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It's Friday and with that comes our coverage of the big moves, hires and fires in the US this week.
We've seen promotions from Mercedes-Benz and Sony, while News Corp. has poached a new CEO for Dow Jones and Apple and Dell are looking to expand their retail and software services with new prominent hires.
88% of US businesses are now actively monitoring online feedback and conversations online, according to a Forrester Consulting survey released today.
However, the Dell-commissioned report also found that only 6% of companies consider listening and digital engagement to be integral to their organisations.
Q4, which includes the holiday shopping season, was good to many industries last year - but the PC industry wasn't one of them.
According to IDC, some of the biggest PC manufacturers, including HP, Dell and Acer, recorded declines in sales.
Performance was so bad that IDC described 2011 as "the second-worst year in history" for PCs, as total sales declined 5% from 2010.
If we get bad customer service online, we vote with our feet. We stop doing business with the company in question, or take action against it. We call it out on Facebook, Twitter and (in the famous case of United Airlines) we notoriously write songs about it.
Although most brands use social media to market themselves, relatively few provide really excellent customer service.
Here are my top five tips for getting customer service right on Facebook...
Startups like Klout may have a hard time convincing brands they can prove how influential social media followers are. But dozens of studies aim to figure out why consumers are mentioning, following, or friending brands via social media.
The latest is from Empathica, which surveyed over 15,000 Americans and Canadians, to deliver its take on who's following brands and why.
Twitter, which for so long was criticized for its lack of a revenue model, is now firing on all cylinders as it looks to develop multiple sources of revenue. From Promoted Tweets to Promoted Trends, the company is no longer shy about trying to make a buck, and so far, Twitter users don't seem to mind.
One big reason: Twitter has done a pretty good job at making sure its ads aren't intrusive. And if it has its way, it might even make money while making Twitter users happier.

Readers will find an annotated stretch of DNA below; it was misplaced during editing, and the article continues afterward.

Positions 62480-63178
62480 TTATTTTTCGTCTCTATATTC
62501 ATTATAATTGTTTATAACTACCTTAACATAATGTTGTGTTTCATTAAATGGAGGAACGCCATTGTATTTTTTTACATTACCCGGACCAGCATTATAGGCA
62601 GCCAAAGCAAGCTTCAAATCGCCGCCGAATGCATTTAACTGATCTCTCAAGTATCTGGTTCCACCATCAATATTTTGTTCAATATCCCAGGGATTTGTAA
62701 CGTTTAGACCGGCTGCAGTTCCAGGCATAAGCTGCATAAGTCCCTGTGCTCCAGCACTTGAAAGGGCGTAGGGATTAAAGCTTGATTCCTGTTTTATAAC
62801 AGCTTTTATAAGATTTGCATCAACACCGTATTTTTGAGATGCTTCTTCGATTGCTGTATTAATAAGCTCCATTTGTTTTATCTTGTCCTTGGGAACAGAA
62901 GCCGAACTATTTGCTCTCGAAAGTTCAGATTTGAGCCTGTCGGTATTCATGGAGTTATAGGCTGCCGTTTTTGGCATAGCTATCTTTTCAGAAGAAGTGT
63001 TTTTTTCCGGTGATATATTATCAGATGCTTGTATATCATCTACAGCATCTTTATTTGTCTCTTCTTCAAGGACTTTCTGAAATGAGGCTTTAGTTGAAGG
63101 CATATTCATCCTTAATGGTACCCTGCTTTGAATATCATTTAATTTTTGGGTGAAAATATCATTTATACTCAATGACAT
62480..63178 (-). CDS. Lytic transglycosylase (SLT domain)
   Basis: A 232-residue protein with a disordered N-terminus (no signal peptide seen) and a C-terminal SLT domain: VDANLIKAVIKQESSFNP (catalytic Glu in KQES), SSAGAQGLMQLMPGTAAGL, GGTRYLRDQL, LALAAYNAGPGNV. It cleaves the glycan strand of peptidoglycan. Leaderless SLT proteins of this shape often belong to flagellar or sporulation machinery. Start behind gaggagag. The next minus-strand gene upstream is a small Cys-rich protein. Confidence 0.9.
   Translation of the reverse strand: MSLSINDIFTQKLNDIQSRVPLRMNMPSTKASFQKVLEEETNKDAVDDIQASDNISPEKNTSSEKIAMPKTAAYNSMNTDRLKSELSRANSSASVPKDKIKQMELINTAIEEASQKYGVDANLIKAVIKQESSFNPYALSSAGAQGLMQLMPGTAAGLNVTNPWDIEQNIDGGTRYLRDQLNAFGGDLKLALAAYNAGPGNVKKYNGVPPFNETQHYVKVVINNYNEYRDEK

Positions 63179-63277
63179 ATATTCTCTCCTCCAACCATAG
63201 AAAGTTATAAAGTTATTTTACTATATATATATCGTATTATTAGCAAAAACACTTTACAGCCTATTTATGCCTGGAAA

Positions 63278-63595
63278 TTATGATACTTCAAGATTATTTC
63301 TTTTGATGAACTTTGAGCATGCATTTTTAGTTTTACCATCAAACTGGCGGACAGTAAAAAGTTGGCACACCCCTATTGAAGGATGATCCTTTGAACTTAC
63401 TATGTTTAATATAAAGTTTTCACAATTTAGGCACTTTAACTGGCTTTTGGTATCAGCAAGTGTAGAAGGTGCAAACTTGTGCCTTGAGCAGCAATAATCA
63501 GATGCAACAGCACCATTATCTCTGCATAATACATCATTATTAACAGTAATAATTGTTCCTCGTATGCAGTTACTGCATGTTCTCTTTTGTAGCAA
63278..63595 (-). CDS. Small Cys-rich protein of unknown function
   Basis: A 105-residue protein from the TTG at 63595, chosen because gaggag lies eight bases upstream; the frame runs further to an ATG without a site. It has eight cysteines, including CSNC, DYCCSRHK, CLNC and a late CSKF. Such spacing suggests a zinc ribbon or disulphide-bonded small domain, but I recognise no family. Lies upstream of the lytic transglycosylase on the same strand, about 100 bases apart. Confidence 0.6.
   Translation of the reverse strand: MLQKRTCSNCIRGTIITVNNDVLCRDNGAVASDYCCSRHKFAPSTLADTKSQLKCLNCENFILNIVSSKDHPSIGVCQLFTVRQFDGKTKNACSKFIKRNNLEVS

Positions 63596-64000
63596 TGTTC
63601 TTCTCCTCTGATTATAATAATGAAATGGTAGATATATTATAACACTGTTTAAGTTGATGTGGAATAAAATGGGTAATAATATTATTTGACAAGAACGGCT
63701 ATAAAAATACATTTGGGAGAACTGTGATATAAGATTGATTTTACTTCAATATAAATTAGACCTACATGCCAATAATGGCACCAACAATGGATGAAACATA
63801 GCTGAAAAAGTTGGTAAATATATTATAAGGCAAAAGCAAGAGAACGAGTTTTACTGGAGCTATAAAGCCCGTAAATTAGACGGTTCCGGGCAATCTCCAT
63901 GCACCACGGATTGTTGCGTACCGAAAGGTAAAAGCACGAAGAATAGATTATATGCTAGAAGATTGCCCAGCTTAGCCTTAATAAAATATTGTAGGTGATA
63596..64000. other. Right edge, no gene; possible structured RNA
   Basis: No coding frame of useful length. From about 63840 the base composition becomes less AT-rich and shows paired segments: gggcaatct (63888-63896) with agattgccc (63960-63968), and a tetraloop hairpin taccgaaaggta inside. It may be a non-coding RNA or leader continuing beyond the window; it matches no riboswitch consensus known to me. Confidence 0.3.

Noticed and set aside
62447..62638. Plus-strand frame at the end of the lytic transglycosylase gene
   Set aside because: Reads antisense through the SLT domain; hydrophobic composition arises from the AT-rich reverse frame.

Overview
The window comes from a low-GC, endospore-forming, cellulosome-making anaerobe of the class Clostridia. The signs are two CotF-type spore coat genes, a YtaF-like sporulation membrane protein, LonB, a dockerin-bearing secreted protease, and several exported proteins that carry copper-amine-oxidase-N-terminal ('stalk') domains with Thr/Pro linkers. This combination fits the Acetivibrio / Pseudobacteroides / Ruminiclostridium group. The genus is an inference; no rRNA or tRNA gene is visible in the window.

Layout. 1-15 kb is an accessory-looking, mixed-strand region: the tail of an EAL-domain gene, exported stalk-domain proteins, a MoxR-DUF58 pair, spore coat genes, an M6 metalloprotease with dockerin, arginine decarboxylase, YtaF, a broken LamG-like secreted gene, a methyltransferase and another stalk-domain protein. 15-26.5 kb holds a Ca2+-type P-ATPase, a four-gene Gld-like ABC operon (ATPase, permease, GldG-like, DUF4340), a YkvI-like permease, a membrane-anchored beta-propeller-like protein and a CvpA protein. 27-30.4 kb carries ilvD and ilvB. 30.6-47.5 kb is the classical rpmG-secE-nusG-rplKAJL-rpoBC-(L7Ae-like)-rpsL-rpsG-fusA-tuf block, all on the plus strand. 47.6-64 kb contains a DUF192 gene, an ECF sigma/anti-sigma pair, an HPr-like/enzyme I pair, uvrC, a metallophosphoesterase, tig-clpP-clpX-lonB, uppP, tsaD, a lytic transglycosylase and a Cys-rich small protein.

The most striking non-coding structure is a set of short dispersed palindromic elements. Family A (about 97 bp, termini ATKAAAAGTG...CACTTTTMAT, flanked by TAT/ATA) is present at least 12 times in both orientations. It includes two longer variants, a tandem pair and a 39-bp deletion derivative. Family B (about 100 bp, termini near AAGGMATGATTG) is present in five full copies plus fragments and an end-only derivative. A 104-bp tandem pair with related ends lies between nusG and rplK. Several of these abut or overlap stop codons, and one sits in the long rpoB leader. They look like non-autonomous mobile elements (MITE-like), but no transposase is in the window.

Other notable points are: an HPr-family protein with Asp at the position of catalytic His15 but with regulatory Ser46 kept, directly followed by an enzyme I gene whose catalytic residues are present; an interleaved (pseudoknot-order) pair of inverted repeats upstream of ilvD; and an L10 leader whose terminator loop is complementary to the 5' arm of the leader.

Dell is one of those companies that has gotten a lot of attention as an early adopter on Twitter. But getting into a new medium early isn't the same as getting the most out of it. Sometime last year, the company realized it had over 20 Twitter accounts. Not all of them were effective.
Speaking at TWTRCON in New York this week, Dell's Stefanie Nelson explained how the company assessed the ROI of its social media efforts and streamlined its productivity in the space.
Thanks to the internet and social media, it's never been easier for companies to reach out to consumers. Companies like Starbucks and Dell, for instance, have set up crowdsourcing websites through which consumers can share ideas that may help them improve their products and services.
Insurance company Allstate is getting into the act too. But it doesn't want ideas from consumers. Instead, it's reaching out to a different group: media sellers.
The holidays are a time for generosity. But unless Michael Dell is trying to play the role of Santa Claus this year, even the holidays rarely see the type of generosity that appeared on the Dell website a day ago as users of SlickDeals.net started noticing significant pricing 'errors' on the Dell website.
These included pages of heavily-discounted prices on CPUs, namely dual and quad core Intel processors for under $20.
Dell has provided further proof of the potential of Twitter for retailers, revealing that it has earned $6.5m in worldwide revenues from Twitter over the past two years.
I've been looking at the figures, as well as talking to Dell's Richard Binhammer about the company's approach to Twitter and social media in general...
There's a general consensus that Twitter will eventually implement some business model that involves the companies using Twitter for commercial purposes. But the road to monetization has been a long one for the popular microblogging company, largely by choice.
But in a definitive sign that Twitter has corporate users on its mind, the company yesterday launched a 'special guide' for businesses called Twitter 101.
While multiple e-tailers are still looking for ways to cash in on Twitter followers, some are already reaping the rewards. Dell made an astonishing announcement yesterday.
The company's has landed over $2 million in sales since June 2007, half of which were generated over the period of the last 6 months. The second million was driven in by "posting offers and responding to questions on Twitter.com/DellOutlet."